We then applied TMS over a scalp position yielding central phosphenes while observers tracked stimulus rivalry alternations. Application of TMS shortened stimulus rivalry dominance durations in two out of five observers (all t > 3.1, all df > 546, all p < .002) and had no effect on the remaining three observers. On average, this dominance duration shortening was relatively small (180 ms; Figure 1C, doted blue line) and nonsignificant at a group level, t(4) = 2.25, p = .09 (paired t test). 
TMS applied at the scalp location eliciting central phosphenes, however, had no effect on the timing of stimulus rivalry alternations ( p = .12; Figure 4A, red diamonds), that is, the same TMS site that did influence binocular rivalry. In other words, TMS at the same location and intensity, although inducing alternations in binocular rivalry, did not induce any time-locked effects on the perceptual alternations of stimulus rivalry. We also analyzed the individual results (as in Figure 1A) and found no significant alternation probability peaks in all five observers (all p > .34). Based on this null result, we suspect that the small and, more importantly, non-time-locked increase in alternation frequency for two observers could be related to a general elevation of arousal during the TMS experiment (e.g., Carter, Pettigrew, et al., 2005; Carter, Presti, et al., 2005; George, 1936). 
We next attempted to perturb stimulus rivalry by replacing TMS pulses with visual flashes. A transient visual flash should send a propagating signal throughout the different stages of the visual system, and thus, we hypothesized that it should disrupt not only binocular rivalry but also stimulus rivalry. Indeed, unlike TMS, the visual flash affected stimulus rivalry ( p < 10 –5; Figure 4, open diamonds). We also examined the relationship between the timing of flash-induced effect on stimulus rivalry and individual observers' native dominance duration for stimulus rivalry but found no correlation ( r = −.49, p = .51), a result mirroring those for binocular rivalry ( Figure 2A). The susceptibility of stimulus rivalry to visual flash transients indicates that the null result with stimulus rivalry and TMS ( Figure 4A) is not attributable to a general insensitivity of stimulus rivalry to transient events but perhaps to stimulus rivalry not being contingent on the neural areas that we stimulated with TMS.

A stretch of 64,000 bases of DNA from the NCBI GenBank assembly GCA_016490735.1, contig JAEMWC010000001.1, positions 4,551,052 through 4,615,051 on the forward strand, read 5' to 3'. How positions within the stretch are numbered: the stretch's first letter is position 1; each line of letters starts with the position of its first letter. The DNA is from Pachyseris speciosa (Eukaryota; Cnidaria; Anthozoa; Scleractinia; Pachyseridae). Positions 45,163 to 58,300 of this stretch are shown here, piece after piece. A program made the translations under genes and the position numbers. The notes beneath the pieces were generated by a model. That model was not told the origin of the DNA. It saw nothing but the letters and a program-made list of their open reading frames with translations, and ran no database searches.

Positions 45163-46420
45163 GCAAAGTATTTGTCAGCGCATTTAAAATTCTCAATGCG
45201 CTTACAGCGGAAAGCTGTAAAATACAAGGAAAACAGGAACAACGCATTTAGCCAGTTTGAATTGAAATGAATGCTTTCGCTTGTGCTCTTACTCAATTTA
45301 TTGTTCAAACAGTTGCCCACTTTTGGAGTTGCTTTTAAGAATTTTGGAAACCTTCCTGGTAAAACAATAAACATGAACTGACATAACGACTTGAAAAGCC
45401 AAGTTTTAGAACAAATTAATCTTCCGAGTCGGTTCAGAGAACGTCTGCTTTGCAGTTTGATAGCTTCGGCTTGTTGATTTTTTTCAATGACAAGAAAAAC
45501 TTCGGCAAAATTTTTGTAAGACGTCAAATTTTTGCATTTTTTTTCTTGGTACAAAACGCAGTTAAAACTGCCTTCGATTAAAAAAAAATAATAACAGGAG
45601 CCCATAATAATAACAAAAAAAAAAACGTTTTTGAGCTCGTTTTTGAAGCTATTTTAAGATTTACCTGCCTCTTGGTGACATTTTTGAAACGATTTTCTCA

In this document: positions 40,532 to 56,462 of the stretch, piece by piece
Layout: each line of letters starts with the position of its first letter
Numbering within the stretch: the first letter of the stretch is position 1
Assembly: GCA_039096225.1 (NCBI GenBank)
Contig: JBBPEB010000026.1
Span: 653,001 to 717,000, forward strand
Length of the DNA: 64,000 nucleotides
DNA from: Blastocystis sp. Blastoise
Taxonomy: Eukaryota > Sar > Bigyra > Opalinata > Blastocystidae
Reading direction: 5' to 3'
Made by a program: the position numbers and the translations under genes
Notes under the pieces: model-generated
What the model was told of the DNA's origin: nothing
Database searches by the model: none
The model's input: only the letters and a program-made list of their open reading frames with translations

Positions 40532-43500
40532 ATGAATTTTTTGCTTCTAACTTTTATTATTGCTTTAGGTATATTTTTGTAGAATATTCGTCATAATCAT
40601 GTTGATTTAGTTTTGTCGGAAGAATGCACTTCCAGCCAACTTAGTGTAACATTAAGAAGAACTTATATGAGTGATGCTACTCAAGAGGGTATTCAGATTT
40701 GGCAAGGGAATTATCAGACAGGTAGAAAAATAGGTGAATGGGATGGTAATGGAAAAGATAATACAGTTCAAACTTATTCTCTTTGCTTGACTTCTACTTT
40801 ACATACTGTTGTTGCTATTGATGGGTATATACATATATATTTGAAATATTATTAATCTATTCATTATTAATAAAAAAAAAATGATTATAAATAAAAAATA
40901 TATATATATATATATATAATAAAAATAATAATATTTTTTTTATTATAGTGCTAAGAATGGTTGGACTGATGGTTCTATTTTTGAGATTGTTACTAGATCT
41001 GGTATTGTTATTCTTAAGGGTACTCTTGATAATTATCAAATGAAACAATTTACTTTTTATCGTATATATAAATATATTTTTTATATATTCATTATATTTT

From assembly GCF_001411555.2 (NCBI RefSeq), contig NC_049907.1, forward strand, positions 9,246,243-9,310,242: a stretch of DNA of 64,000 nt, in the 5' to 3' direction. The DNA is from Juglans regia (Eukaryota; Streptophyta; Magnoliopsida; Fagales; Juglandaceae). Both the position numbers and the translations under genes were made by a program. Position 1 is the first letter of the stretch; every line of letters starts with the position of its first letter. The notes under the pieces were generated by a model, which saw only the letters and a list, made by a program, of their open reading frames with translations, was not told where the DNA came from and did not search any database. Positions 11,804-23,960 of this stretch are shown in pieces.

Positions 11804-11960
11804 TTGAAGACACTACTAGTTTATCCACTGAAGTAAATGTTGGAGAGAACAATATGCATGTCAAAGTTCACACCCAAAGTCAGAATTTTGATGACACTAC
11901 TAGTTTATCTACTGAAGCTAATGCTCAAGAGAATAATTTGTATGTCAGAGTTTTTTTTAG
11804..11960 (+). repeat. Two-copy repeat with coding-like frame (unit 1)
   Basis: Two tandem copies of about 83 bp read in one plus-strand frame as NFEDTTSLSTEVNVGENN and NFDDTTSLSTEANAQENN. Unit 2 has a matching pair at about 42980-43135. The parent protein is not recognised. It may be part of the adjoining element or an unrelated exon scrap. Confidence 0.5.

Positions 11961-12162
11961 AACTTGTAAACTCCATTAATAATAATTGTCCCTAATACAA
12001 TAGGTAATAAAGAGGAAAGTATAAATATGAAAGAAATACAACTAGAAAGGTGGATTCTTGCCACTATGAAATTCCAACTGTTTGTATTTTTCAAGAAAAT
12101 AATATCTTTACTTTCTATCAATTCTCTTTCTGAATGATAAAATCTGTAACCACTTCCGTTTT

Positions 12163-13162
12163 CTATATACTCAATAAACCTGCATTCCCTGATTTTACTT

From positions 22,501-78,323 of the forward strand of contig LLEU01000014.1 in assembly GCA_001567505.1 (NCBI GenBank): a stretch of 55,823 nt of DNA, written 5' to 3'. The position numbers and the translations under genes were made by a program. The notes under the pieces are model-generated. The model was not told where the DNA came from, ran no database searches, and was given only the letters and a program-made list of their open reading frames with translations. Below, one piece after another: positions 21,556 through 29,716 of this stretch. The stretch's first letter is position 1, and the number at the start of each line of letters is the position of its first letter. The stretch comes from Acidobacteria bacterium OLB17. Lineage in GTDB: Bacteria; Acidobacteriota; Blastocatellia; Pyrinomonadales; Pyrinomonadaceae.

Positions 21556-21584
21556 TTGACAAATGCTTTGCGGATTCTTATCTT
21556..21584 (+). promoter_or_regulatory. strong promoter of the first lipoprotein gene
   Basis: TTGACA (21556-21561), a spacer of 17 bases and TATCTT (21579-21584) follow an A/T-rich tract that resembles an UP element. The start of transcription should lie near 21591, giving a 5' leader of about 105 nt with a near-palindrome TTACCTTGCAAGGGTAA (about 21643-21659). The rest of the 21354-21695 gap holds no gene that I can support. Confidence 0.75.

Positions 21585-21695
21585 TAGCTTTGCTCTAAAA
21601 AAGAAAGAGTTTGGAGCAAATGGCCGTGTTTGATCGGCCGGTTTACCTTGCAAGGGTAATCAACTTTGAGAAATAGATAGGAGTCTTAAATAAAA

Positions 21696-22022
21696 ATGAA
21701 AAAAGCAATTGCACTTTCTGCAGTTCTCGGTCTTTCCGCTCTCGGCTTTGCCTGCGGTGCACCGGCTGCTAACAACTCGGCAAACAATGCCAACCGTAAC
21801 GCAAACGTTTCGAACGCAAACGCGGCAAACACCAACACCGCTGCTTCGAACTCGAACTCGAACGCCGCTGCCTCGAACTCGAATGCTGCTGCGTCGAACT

Figure 4
 
Stimulus rivalry results. The effects of TMS and visual flash on stimulus rivalry dynamics. Unlike the visual flash, the application of TMS did not result in an increase in alternation probability function beyond ±2 SD.
Figure 4
 
Stimulus rivalry results. The effects of TMS and visual flash on stimulus rivalry dynamics. Unlike the visual flash, the application of TMS did not result in an increase in alternation probability function beyond ±2 SD.
Discussion
Our findings indicate that TMS applied over early visual areas disturbs the ongoing neural dynamics that normally produce spontaneous alternations in perceptual states during binocular rivalry. The magnitude and timing of this effect varied with TMS coil position in such a way that when the phosphene overlapped with the rivalry stimulus, the effect was more immediate and larger in magnitude. However, the effect of a transient visual flash alone, unlike the effect of TMS, did not correlate with individual observers' alternation frequencies. The contingency of the temporal relationship between TMS and perceptual alternations suggests that the speed at which a TMS pulse can manifest its effect on perception is dependent on some underlying factor, different in each individual. 
The retinotopic specificity of the effect of TMS on binocular rivalry suggests that the neural correlate of binocular rivalry includes mechanisms localized in the cortical representation of visual space. In contrast, TMS had essentially no time-locked effects on the dynamics of stimulus rivalry, a form of perceptual competition that resembles binocular rivalry in several other ways (Bonneh et al., 2001; Lee & Blake, 1999; Logothetis, et al., 1996; Pearson & Clifford, 2005). Although the present results do not allow us to ascertain the actual neural loci of these two forms of rivalry, we can conclude that the two are mediated, at least in part, at different stages of processing. This conclusion squares with the emerging view that rivalry transpires within multiple stages of the visual hierarchy (Blake & Logothetis, 2002; Tong, Meng, & Blake, 2006), a notion that has been formally embodied in several recent theories of rivalry (Freeman, 2005; Wilson, 2003). 
Our study is not the first to use TMS to perturb binocular rivalry. Using a circular coil, which stimulates a much larger area of tissue than the figure-eight coil used here, Miller et al. (2000) applied TMS pulses in the direction of the left temporoparietal areas. The authors report that this lateralized stimulation, when coincidental with a binocular rivalry switch, had a tendency to reverse that switch; Miller et al. did not include any stimulation of early visual areas or stimulus rivalry among their test conditions. These authors interpreted their results as evidence for the involvement of interhemispheric competition in binocular rivalry, perhaps driven by a subcortical neural oscillator. This hypothesis, however, remains controversial (O'Shea & Corballis, 2003, 2005).